Contraceptive prevalence surveys: a new source of family planning data

 CPSs (contraceptive prevalence surveys) are regional or national probability sample surveys designed to evaluate family planning programs by collecting information on contraceptive knowledge and use, choice of methods, and use in relation to desire for additional children.  16 developing countries have already conducted CPSs and at least 3 more are planning to do so.  This is a detailed summary of information obtained from those surveys with the information presented in graphic and tabular form.  Some crossnational comparisons are made and certain trends are noted.  The surveys have shown high levels of contraceptive usage in South Korea, Thailand, Sao Paulo State of Brazil, Costa Rica, Jamaica, and Panama.  OCs (oral contraceptives) seem to be preferred by young women while sterilization is the method of choice for older women.  In most of the countries surveyed, contraceptive practice was greater among urban, better educated, and employed women and among those nearer to the distribution center.  80-90% of those surveyed were found not to want another child--either at all or not at present.  In the countries where 1/2 of these at-risk women were not practicing contraception, opportunity (availability) was a major factor.  The surveys did, in general, indicate a declining fertility level in most of these countries.  A sample survey questionnaire from Thailand is included.  There is a brief discussion of the survey methodology.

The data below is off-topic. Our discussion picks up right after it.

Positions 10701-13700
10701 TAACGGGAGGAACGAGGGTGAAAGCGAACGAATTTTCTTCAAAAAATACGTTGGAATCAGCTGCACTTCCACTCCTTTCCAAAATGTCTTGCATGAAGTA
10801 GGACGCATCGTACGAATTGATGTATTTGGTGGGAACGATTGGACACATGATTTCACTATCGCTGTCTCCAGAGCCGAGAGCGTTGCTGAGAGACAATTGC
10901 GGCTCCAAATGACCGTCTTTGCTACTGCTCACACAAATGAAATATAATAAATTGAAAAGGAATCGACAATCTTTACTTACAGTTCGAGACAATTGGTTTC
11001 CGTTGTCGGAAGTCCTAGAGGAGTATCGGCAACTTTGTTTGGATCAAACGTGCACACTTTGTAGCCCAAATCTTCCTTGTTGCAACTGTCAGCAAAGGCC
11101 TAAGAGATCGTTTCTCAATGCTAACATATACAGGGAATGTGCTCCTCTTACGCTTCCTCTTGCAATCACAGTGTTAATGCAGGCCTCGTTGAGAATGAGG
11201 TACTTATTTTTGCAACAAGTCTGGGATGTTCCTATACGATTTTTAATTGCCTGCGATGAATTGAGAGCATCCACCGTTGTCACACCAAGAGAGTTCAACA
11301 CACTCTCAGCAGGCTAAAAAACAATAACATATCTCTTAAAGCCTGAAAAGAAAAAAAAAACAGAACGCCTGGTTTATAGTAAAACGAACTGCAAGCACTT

Johns Hopkins Bloomberg School of Public Health,Center for Communication Programs,Population Information Program